Copying and pasting your resume into LinkedIn isn’t enough to get noticed.
Hiring managers – tasked with filling an abundance of IT jobs with a lack of candidates – rely on LinkedIn to find the best talent. With a booming IT job market and rising salaries, optimizing your profile for search is key to nabbing a new opportunity.
“This is a candidate-driven market. There’s a talent war in IT,” says Matthew Ripaldi, senior regional vice president at IT recruiting firm Modis. “The more detailed you can be [in your LinkedIn profile], the better the opportunity you’ll have for prospective companies or recruiters to find you.”
Tailoring your LinkedIn profile starts with using the words and phrases that companies might use to find people with your experience, Ripaldi says. Review job descriptions for roles you’re interested in next, and take note of the recurring words and phrases. These are the keywords you want to pack into your profile.
“It’s all about searchability on LinkedIn. You want to make it easy for recruiters and hiring managers to find you,” he says.
These keywords should include important skills, certifications, responsibilities and technologies, experts say. Adding details about your industry and including acronyms and abbreviations is equally important, too.
“I know that QA stands for quality assurance, but one company might search for ‘QA engineer’ while another might search ‘quality assurance engineer,’” Ripaldi says. “Companies are also looking for candidates with experience in a certain industry. Be detailed about your field and use industry-specific keywords.”
Experts shared their top keywords for CIOs, CTOs, chief digital officers and vice presidents of IT. Here’s what topped their list and why.
Keywords: Chief information officer, industry verticals, global, align/alignment, return on investment/ROI, profitability, operations, cloud/cloud strategy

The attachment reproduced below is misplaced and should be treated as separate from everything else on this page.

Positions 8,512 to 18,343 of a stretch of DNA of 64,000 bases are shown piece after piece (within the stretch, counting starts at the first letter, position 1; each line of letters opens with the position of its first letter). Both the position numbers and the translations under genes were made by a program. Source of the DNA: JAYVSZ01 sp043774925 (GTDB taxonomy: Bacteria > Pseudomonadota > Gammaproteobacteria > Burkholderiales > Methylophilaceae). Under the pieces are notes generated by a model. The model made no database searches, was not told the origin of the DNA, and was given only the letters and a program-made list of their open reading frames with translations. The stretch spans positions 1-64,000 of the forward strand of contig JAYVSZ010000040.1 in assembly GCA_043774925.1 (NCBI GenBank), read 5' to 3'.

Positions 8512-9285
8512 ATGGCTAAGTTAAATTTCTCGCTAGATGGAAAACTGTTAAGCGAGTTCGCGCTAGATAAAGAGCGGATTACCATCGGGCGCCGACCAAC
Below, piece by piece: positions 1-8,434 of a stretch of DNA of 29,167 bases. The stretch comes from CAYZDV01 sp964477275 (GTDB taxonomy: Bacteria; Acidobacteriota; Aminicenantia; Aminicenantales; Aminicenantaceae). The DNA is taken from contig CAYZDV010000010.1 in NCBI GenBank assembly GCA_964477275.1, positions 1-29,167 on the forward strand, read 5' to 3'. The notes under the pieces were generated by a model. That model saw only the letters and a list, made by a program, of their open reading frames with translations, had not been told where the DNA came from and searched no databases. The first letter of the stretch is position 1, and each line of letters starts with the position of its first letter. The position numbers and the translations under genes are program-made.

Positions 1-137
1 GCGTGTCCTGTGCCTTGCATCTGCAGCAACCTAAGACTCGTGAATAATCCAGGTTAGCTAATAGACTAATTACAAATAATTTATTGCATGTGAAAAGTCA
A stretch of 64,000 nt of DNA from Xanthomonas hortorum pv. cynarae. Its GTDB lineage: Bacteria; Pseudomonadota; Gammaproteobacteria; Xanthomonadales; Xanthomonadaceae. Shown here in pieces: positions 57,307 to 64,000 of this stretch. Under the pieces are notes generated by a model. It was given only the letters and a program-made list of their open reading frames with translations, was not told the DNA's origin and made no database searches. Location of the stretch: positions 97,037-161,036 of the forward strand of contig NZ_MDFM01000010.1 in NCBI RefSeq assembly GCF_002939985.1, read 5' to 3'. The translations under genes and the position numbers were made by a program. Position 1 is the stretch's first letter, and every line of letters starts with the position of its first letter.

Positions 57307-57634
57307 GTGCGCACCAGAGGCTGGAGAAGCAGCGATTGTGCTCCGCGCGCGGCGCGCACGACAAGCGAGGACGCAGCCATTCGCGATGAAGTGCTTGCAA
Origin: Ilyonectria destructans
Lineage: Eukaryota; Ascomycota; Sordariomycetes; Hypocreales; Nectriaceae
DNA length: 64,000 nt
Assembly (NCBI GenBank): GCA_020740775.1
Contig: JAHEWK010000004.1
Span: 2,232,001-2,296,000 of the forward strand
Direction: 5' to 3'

Chief information officers develop and direct the firm’s overall IT strategy, work closely with other senior management and provide vision and leadership in all aspects of IT management and operations.
These professionals should choose keywords that differentiate themselves from similar senior technology jobs, specifically the CTO, Modis’ Ripaldi says. That’s where the keywords “alignment” and “ROI” come in.
“The difference between the CIO and CTO role is that a CIO needs to align the company’s IT infrastructure with their business priorities,” he says. “Another main focus area for CIOs is to develop strategies to drive profitability, versus revenue or the top-line, which is the CTO’s role.”
CIOs should also consider keywords native to the CIO role, such as operations/operational and cloud/cloud strategy, and list any and all relevant industry verticals. “If I see a candidate with the tagline, ‘CIO leading healthcare transformation,” I know this is someone with deep experience in the vertical, and it’s a field they want to stay in,” Ripaldi says.
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